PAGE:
OL 344 Assignment Four Homework
Online Learning: OL 344 Adapting to Climate Change: Sustainable Implementation.
This week’s resources:
Assignment Four Discussion
Magee Example Project Assignment Four
Assignment Four. Project Launch: Leading a Participatory Workshop in a CBA Long-term Skill Set
The first thing to do for your workshop is to make sure that you are well-prepared. That you have people to meet with, you have a place to hold a workshop, and you have the materials that you will need.
If you’ve decided to offer snacks or a nutritious luncheon, you have chosen recipes and have a plan for purchasing the food and putting someone in charge of preparing it so that you aren’t distracted from facilitating the workshop. You also have cups or glasses, tea and water, plates and cutlery, napkins, and a way to clean up at the end.
If you arranged the workshop for Saturday, then you still have this week to fine tune the details.
Since this will be your first workshop actually teaching the community how to do something on their own, it’s really very good idea to go back to the community prior to the workshop and have a tour led by a knowledgeable villager of the context that your workshop is going to be about. You may learn some things that you didn’t know, you may have your memory refreshed about things that you did know once, but most importantly the context will be fresh in your mind for when you begin the workshop.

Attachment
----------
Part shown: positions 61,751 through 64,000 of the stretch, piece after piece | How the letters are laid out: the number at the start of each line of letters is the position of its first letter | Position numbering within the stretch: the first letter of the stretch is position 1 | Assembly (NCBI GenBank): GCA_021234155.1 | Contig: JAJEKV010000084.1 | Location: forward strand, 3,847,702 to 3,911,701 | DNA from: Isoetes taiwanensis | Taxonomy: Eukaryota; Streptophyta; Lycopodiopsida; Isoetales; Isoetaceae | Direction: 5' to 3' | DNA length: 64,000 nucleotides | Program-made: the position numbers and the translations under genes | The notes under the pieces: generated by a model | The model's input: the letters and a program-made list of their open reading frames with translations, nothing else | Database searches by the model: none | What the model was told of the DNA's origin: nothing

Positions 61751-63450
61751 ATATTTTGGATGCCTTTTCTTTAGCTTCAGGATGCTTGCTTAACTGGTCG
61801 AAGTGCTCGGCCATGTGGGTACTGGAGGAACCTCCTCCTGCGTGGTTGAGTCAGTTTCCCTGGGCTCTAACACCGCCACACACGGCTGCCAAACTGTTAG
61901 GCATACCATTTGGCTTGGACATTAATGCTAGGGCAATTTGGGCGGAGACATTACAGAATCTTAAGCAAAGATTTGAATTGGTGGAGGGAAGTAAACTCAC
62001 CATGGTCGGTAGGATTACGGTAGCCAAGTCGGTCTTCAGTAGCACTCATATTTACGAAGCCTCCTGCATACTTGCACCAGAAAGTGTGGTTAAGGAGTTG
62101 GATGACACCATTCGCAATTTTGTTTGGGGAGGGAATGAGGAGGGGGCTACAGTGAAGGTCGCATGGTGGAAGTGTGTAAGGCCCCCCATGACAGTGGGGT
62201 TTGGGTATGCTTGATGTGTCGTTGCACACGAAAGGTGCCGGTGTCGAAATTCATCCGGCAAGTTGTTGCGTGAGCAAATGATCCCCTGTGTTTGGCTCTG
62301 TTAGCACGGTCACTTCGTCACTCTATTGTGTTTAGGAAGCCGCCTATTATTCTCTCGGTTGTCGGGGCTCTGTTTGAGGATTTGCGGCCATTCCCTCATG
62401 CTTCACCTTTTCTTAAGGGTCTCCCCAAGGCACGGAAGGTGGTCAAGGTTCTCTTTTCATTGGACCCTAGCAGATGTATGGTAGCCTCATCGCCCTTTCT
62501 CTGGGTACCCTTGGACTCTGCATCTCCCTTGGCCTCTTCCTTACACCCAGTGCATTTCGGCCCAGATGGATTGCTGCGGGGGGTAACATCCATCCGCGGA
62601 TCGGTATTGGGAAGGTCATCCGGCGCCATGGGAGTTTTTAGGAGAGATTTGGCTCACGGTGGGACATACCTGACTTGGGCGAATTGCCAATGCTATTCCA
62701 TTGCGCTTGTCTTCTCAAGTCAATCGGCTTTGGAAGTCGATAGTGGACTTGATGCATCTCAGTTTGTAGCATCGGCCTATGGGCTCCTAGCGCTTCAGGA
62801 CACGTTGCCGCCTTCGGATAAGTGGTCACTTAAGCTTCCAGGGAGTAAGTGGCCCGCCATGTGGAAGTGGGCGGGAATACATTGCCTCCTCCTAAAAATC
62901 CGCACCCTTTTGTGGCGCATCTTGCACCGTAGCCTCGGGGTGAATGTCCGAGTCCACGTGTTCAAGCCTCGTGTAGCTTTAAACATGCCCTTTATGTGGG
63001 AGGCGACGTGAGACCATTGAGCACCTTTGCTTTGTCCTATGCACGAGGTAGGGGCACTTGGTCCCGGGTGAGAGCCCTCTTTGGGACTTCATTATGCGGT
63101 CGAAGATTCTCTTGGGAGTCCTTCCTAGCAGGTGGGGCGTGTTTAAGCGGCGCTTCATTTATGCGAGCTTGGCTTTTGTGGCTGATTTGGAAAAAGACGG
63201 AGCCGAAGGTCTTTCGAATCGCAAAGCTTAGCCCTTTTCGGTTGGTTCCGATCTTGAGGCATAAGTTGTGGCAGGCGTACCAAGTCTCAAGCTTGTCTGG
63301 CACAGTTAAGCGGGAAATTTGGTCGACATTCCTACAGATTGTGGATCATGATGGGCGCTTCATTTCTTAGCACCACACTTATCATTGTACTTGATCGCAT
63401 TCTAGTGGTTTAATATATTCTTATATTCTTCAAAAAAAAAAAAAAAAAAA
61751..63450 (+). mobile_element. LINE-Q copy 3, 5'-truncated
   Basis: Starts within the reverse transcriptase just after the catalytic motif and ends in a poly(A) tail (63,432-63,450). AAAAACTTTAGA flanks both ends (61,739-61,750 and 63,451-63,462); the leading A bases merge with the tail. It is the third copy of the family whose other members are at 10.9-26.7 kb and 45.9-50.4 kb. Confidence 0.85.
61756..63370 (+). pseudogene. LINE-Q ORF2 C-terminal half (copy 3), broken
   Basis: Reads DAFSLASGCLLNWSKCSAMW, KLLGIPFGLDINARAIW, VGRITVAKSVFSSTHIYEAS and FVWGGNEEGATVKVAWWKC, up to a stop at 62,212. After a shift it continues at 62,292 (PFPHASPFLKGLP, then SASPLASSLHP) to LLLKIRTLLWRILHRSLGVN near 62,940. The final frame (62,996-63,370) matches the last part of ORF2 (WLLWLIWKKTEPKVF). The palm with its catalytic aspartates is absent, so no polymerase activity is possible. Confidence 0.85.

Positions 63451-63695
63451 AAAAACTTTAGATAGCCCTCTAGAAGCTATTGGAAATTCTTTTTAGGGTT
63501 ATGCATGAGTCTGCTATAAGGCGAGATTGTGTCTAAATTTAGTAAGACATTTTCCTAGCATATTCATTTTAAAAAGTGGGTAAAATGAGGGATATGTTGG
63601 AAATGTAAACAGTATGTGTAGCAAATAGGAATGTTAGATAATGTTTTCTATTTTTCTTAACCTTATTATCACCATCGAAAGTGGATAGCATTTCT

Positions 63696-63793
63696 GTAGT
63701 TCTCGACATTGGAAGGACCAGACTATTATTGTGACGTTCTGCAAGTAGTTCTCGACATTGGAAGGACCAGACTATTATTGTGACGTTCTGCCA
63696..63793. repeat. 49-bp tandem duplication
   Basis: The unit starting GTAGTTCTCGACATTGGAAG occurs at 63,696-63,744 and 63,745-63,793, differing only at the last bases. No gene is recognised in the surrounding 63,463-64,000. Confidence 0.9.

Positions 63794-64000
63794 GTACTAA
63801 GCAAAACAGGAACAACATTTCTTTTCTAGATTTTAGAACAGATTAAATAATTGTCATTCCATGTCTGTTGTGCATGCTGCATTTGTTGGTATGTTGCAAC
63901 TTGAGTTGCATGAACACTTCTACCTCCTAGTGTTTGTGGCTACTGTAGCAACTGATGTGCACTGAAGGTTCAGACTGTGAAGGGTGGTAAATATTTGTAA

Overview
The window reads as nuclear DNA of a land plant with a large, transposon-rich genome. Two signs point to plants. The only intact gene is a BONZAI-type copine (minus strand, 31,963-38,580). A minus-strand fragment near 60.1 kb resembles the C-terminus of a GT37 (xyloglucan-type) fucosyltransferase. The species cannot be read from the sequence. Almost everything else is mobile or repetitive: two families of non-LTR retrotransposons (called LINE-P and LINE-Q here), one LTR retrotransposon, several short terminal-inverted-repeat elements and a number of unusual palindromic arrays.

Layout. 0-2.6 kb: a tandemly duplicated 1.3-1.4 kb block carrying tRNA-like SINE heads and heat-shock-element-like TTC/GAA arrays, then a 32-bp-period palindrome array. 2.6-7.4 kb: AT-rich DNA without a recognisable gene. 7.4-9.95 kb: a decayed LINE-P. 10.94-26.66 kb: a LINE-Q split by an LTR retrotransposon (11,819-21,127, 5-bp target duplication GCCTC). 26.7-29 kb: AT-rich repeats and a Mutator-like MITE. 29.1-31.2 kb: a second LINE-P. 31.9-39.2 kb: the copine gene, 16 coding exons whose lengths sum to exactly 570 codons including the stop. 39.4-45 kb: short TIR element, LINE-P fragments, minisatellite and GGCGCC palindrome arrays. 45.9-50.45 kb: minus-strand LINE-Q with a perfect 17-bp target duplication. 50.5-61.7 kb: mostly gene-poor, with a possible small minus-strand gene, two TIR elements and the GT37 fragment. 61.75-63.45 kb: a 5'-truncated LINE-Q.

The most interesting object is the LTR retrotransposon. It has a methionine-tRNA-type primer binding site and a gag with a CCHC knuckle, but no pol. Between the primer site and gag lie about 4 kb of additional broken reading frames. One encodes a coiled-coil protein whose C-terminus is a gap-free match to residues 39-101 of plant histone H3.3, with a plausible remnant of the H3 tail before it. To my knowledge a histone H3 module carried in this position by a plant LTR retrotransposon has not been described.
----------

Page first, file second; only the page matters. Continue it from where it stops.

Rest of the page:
Hopefully you brought colleagues to help you facilitate the workshop—especially if you break it into groups (of men and of women, or of teenagers and of parents).
The lesson plan that you adapted for leading the workshop from one of your other lesson plans will be very helpful in both the preparation in advance (because it suggests materials that you will need) but it also tells you what to do at each stage of the exercises so that you can stay on track.
It is good to begin the workshop with an icebreaker (sing a song or play a game) and introductions around the room. We want to make sure that everyone is comfortable being there, that they feel safe enough to say what’s on their mind, and that there is a certain amount of enthusiasm in the room in order to encourage participation.
Take notes throughout the day right onto the lesson plan to remind you about things that went well, things that didn’t go well, and how long the different segments took. For example, you might find that the workshop only took four hours to do rather than the six hours you estimated.
Large sheets of paper and markers are also a great way to take notes. As your community members say interesting things you can jot them down on his large sheets of paper and use them later as reminders of what was said, what people’s reactions were, and what was and wasn’t working. This information will create a good baseline of where the community is now—that you can use for a comparison when the project finishes in 2 years.